Children's responses to daily social stressors: relations with parenting, children's effortful control, and adjustment

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Abstract

Background:

We examined children's coping and involuntary stress responses as mediators of the relations between parenting or children's effortful control (EC) and adjustment.

Method:

Two hundred and forty primarily Mexican American 7- to 12-year-old children reported on their EC, coping, involuntary stress responses, and problem behaviors. Teachers reported on children's academic competence. Parents reported on their reactions to children's negative emotions and on children's EC, problem behaviors, and academic competence.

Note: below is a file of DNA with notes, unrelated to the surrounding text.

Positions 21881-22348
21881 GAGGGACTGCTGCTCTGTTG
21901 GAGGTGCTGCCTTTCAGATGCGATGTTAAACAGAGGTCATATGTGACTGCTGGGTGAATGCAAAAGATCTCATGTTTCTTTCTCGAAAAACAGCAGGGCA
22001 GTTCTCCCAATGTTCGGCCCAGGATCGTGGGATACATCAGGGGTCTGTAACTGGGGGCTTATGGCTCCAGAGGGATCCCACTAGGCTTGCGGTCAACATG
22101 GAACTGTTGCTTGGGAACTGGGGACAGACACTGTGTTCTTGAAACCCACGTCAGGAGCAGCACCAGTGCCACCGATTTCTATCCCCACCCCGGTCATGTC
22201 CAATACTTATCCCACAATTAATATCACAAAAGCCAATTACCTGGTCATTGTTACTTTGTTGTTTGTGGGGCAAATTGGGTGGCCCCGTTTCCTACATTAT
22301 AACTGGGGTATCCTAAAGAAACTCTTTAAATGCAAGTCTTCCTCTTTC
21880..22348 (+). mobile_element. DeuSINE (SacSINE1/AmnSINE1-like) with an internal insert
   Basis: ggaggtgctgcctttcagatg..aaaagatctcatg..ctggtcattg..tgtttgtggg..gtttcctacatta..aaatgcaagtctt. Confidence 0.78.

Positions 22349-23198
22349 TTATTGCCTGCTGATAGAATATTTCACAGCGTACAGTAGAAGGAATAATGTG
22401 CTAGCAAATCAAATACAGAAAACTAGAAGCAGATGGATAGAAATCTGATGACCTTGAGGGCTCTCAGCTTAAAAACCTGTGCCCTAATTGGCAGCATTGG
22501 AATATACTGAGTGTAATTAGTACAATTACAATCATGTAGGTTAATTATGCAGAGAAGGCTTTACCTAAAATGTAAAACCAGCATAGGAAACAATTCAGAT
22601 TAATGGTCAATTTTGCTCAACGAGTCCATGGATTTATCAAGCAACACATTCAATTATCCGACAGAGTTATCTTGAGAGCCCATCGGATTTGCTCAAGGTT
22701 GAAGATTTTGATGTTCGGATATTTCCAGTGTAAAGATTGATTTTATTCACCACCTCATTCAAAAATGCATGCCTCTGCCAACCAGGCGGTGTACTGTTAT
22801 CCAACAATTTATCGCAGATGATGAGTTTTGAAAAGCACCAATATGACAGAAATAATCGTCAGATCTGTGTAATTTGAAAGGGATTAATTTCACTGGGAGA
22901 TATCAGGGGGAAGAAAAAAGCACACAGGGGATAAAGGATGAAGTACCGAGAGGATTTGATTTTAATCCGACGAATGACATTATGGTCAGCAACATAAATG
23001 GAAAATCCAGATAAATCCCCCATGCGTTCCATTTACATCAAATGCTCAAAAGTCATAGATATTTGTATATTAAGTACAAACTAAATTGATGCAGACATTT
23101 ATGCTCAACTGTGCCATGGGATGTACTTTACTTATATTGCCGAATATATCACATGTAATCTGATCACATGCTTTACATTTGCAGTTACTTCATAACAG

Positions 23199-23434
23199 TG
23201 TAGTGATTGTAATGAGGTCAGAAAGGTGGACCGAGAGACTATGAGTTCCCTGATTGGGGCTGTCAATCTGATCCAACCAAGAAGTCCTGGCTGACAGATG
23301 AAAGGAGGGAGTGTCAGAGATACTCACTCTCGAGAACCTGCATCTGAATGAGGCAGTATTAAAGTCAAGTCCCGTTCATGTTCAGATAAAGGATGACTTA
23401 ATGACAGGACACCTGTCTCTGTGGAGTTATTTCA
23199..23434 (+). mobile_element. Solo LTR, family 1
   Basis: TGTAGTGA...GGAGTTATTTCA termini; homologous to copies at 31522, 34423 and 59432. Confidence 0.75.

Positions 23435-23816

Results:

There were significant zero-order relations between parents' affective responses to children's negative emotions, children's EC, engagement coping, disengagement coping, involuntary stress responses, and adjustment. Consistent evidence emerged that children's engagement coping and involuntary stress-responses mediate the relations between parenting or EC and adjustment.

Conclusions:

Results highlight the utility of assessing stress responses in a multidimensional manner and have implications for intervention programs.

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